|Can a tax break hook Broadway producers?|
And I confess my first reaction is:
Aren't we already doing this at the A.R.T.?
I mean, it seems silly to be giving Pippin, or The Donkey Show (of all things!) a financial advantage that we deny to other tourist-trap theatre.
So the answer to the question "Should we cross this particular public policy Rubicon?" is actually "Uh - we're already disembarking on the other side."
Of course, perhaps we shouldn't let everyone get away with what we let Harvard get away with. After all, Harvard's special. (For reasons we do not discuss.)
So in the end, I think the bottom line on this particular question is simply, Will it bring additional monies into the state that we otherwise would not collect?
That simple question may not have a simple answer, however - although one basic reply might respond to a more specific query: Will the additional taxes brought in from restaurants, hotels, and the wages of the show's employees exceed the revenue lost by giving the producers the tax break in question?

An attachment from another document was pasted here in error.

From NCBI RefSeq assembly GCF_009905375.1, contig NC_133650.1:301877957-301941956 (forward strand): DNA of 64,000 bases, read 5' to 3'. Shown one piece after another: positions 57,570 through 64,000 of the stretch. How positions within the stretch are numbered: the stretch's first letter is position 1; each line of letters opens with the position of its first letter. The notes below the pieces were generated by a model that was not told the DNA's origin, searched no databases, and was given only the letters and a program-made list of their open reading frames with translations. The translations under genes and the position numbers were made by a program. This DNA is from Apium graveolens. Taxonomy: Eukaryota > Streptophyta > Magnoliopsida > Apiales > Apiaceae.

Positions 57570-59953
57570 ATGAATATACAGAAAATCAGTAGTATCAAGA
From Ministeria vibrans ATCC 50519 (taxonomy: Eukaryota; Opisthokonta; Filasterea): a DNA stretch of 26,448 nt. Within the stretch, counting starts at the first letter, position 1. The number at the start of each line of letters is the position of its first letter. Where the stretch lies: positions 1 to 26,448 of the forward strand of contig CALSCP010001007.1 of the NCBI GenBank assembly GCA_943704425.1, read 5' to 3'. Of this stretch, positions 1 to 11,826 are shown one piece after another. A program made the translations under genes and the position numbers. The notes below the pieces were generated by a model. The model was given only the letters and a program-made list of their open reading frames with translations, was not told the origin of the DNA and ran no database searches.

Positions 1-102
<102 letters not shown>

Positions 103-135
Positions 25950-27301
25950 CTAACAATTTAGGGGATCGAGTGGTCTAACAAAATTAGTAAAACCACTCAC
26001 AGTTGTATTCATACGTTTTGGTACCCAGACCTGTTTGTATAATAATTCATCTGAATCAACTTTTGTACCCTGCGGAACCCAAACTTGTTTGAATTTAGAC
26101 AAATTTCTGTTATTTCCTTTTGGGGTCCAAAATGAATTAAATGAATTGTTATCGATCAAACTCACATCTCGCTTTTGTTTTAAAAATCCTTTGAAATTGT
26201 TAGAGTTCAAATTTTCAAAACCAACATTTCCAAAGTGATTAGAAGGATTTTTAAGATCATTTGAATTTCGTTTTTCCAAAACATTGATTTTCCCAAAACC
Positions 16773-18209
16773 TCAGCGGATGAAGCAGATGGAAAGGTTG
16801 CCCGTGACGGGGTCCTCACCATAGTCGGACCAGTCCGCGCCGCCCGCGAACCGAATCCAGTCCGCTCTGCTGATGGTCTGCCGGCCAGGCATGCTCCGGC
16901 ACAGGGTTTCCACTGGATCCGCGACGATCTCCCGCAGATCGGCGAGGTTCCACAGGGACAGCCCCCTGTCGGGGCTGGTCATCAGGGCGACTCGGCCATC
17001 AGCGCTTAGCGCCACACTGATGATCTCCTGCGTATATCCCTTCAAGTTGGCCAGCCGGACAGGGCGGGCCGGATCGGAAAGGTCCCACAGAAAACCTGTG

Even that doesn't quite address the full issue at hand, however, as all sorts of variables are at play here that are hard to quantize. The first is - If the producers don't bring in the show to begin with, the state gets squat, so the tax bait has to be substantial for the deal to work at all. But a balancing proviso to that consideration is: When it comes to the size of the tax rebate, we could end up in a "race to the bottom" with competing offers from other states if we seem too eager. (It's worth noting that Louisiana and Illinois already have similar breaks on the books.) This perhaps argues for restraint in the first offer we put on the table - we can always up the ante, and sink to the level of Louisiana and Illinois, if we have to.
An economic impact study is in the works, to model the rest of the revenue question. Just off the top of my head, though, it strikes me that the proposed credit ceiling - 35% of state labor costs, up to a cap of $3 million (with a $10 million ceiling on all theatre tax credits for a single year) is - well, a bit high. For the state to recoup this on taxes from restaurant receipts, for instance, a show would have to move close to $60 million in meals over ten weeks, which seems to me unlikely - as hard to believe, frankly, as the idea that people would actually journey to Boston and stay in a hotel simply to see a Broadway tryout.